Aquaculture for all

Crayfish Moved as Threat of Crayfish Plague

Health Welfare Water quality +5 more

UK - An endangered species of crayfish has been moved from a stream near Sheffield by the Environment Agency to give it a better chance of survival. The white-clawed crayfish are native to the area but are in danger from various factors, including the larger invasive signal crayfish which out-competes them for food and also spreads crayfish plague.

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The white-clawed crayfish population will be caught by hand and moved from Sheffield’s Porter Brook, which carries one of the most threatened populations in the Yorkshire region, to a tributary further up in the hills, above a reservoir.

There has already been an outbreak of crayfish plague in the downstream reaches of Porter Brook, and the invasive signal crayfish are advancing upstream. The new location will be kept secret.

The reservoir will act as a barrier, halting the upstream spread of the alien signal crayfish and the plague it carries, and hopefully giving the white-clawed crayfish a safe haven to help it survive.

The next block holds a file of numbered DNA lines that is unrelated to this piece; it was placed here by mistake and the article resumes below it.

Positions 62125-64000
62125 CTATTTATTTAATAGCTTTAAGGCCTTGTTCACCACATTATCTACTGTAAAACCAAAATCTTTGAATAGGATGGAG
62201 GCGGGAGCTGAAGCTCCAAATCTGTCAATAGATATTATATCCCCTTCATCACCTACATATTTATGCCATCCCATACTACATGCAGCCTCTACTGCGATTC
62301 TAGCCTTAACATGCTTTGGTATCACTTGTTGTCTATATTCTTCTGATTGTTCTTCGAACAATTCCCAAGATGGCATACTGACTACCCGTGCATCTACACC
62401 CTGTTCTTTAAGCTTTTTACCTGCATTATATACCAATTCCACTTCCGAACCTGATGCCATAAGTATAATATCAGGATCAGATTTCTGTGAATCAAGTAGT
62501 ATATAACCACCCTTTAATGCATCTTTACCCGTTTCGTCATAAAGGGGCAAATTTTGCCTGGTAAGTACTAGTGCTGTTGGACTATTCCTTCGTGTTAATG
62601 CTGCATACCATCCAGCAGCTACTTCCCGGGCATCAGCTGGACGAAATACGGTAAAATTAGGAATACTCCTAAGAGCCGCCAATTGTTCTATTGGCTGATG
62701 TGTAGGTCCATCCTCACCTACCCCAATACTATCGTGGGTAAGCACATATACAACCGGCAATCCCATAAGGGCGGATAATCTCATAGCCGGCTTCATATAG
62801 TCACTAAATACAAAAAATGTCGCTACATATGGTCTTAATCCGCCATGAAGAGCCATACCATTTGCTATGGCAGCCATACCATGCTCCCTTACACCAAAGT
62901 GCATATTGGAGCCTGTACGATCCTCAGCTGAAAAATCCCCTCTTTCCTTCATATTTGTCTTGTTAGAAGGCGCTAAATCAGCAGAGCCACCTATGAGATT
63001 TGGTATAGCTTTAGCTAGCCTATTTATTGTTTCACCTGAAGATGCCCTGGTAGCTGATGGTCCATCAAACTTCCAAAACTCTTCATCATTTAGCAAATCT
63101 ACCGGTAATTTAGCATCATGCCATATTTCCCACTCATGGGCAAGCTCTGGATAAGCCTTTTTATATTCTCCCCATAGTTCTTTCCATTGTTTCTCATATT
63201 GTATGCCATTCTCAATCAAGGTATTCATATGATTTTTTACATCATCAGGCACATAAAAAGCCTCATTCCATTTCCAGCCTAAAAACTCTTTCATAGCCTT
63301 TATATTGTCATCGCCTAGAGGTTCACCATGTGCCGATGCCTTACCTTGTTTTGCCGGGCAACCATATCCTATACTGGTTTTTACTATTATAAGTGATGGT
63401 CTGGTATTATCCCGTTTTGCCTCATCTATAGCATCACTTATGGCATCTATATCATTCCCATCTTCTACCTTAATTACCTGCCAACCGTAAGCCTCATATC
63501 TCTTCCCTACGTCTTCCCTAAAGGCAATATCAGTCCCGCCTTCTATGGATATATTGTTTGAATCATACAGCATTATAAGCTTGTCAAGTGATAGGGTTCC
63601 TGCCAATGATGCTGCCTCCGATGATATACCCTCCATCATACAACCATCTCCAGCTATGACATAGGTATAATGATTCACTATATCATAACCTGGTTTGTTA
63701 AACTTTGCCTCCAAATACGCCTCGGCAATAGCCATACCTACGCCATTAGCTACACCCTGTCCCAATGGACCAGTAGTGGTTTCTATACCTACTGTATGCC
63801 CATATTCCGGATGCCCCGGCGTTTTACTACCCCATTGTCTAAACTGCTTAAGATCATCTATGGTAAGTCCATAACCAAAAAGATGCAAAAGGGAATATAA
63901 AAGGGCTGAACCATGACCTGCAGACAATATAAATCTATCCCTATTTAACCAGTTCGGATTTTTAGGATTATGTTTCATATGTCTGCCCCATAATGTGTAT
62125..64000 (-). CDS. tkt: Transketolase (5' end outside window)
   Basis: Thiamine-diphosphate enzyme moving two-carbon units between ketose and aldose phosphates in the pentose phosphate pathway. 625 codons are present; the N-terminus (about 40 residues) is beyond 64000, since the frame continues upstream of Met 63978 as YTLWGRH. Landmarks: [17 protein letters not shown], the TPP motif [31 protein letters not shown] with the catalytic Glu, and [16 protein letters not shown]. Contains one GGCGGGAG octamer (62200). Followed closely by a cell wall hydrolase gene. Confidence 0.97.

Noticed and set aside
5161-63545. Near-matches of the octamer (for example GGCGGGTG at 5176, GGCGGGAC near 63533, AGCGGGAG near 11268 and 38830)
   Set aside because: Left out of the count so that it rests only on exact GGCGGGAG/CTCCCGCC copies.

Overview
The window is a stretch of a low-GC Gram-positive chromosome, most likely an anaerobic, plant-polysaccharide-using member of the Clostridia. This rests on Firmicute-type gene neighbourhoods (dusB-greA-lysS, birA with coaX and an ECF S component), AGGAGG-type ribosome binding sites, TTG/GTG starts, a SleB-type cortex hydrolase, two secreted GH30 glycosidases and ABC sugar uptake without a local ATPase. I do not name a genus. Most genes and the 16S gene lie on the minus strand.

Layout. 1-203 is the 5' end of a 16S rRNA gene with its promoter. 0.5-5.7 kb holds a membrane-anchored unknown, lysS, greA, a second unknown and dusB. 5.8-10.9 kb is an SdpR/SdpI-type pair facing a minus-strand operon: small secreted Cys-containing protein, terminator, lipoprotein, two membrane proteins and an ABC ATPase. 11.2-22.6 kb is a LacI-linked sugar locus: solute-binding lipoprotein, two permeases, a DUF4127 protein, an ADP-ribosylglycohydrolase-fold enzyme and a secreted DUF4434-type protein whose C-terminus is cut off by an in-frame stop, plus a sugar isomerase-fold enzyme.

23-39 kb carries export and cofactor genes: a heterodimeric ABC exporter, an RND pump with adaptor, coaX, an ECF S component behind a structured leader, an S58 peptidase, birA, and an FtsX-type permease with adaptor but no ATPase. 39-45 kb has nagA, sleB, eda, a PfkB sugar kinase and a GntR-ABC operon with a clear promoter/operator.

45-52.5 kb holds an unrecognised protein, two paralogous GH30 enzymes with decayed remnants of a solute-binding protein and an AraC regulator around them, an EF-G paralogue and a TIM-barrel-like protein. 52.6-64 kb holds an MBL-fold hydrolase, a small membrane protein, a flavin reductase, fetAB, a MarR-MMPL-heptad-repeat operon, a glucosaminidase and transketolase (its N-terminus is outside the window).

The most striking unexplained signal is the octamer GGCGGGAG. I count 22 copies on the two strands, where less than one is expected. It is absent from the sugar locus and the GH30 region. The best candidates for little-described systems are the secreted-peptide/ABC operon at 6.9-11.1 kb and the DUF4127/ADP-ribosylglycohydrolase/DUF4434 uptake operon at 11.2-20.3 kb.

Ian Marshall, a biodiversity officer for the Environment Agency said: “The new home for the white-clawed crayfish will be what we call an ‘ark site’ – a place which is physically and biologically remote, giving the best protection for our native crayfish from the crayfish plague which has decimated them, and the invasive crayfish itself.

“Once at this secure site the native population should be able to settle and reproduce safely, without the problems caused by the signal crayfish. The new location should also have less pollution, another factor in the decline of the white-clawed crayfish.”

The Environment Agency is using contractors to plan the operational side of the work and apply to Natural England for the licence to move the crayfish.

The agency is also working with the National Park Authority, Yorkshire Water, Sheffield Council and the Hillsborough Motorcycle Club on the project.

The Hillsborough Motorcycle Club have agreed to alter the route of their 90-year-old annual trials motorcycle event, which takes place in the beck channel.